Neither did John’s message come with a spoonful of that wild honey. He called for a baptism of repentance for the remission of sins. He came to a people convinced of their right standing with God. They believed they were safe, that God’s wrath was directed at others and not at them. But John told them to repent, confess, and turn from their wickedness. He did not offer a series of benefits for embracing the message; he did not promise the repentant fulfilling lives. He told them to flee from the wrath that was to come. And we are told, “Then all the land of Judea, and those from Jerusalem, went out to him and were all baptized by him in the Jordan River, confessing their sins” (Mark 1:5).
John was an important man. He was recognized as the first prophet sent from God in four hundred years. His disciples were many. His fame grew to such a height that the very ruler of the land was in fear of him. But John, the preacher of revival, knew his role. The crowds that flocked to him, hung on his every word, and sought out his counsel were left with this message: “‘There comes One after me who is mightier than I, whose sandal strap I am not worthy to stoop down and loose. I indeed baptized you with water, but He will baptize you with the Holy Spirit’ ” (Mark 1:7–8). The great evangelist understood that the greatness was not in the evangelist, but in the Evangel.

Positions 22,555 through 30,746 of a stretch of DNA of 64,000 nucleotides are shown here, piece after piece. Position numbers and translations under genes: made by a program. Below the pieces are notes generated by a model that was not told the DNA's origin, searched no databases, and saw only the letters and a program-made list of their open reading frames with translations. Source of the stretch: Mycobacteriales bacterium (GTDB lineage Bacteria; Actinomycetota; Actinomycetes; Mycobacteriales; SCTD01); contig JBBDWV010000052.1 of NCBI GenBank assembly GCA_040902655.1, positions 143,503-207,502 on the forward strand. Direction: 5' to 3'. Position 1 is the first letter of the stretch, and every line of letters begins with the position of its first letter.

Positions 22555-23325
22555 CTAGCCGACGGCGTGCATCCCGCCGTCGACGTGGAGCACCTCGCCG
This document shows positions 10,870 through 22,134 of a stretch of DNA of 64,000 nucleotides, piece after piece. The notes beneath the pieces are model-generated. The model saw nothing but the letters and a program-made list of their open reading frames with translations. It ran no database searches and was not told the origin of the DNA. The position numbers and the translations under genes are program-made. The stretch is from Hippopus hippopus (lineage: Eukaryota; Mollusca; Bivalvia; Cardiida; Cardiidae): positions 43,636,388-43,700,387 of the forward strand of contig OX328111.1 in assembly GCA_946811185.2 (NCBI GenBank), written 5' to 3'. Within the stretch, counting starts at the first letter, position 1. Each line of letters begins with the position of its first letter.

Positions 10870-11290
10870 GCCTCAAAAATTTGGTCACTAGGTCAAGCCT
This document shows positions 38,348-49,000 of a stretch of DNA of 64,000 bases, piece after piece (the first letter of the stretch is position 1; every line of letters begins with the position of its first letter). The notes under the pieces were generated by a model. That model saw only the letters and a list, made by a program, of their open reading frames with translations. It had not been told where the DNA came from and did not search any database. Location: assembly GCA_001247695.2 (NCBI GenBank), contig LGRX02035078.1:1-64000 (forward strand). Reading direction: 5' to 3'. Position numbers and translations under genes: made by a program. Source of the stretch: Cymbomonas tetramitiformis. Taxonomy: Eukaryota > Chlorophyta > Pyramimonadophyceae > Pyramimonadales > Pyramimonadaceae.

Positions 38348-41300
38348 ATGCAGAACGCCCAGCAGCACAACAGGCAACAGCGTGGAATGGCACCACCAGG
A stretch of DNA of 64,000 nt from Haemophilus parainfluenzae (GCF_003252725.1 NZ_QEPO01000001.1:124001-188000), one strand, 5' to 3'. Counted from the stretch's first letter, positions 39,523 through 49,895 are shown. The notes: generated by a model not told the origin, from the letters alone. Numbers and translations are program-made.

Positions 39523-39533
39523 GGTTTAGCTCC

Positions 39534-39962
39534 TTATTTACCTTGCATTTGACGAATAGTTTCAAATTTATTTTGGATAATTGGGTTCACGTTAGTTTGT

John preached to the Jews. But when Paul was commissioned to bring the Evangel to the Gentiles, neither the message nor the approach changed. Paul did not reason that while Jews were used to prophetic challenges and direct discourse, the Gentiles were a sensuous people, a people who would need the message recast for their temperament. To the Corinthians he expressed his purpose: “And I, brethren, when I came to you, did not come with excellence of speech or of wisdom declaring to you the testimony of God. For I determined not to know anything among you except Jesus Christ and Him crucified” (1 Cor. 2:1–2). Paul preached Christ because he wanted people to be converted to Christ. They were to embrace His life and death, not the methods of the messenger; as he tells them, “I was with you in weakness, in fear, and in much trembling. And my speech and my preaching were not with persuasive words of human wisdom, but in demonstration of the Spirit and of power, that your faith should not be in the wisdom of men but in the power of God” (1 Cor. 2:3–5).
To avoid the trap of revivalism, we need only follow the Biblical model of the proclamation of the Gospel, and do so for the very reasons the Bible gives. We need to believe the Gospel enough to know that it is about what Christ has done and what the Spirit is doing, not our own efforts. We cannot, in short, proclaim the Gospel of the power of God in our own power. If we believe in the power of the Gospel to effect our salvation, we must believe in the power of the Gospel preached to bring in His elect. If we deny our own power to earn the favor of God for ourselves, we must deny our own power to bring others into that same peace. This is no technique, but the refusal of all techniques. Like John, we must be direct and call for the fruit of repentance. And we must affirm with Paul, “For I am not ashamed of the gospel of Christ, for it is the power of God to salvation for everyone who believes, for the Jew first and also for the Greek” (Rom. 1:16).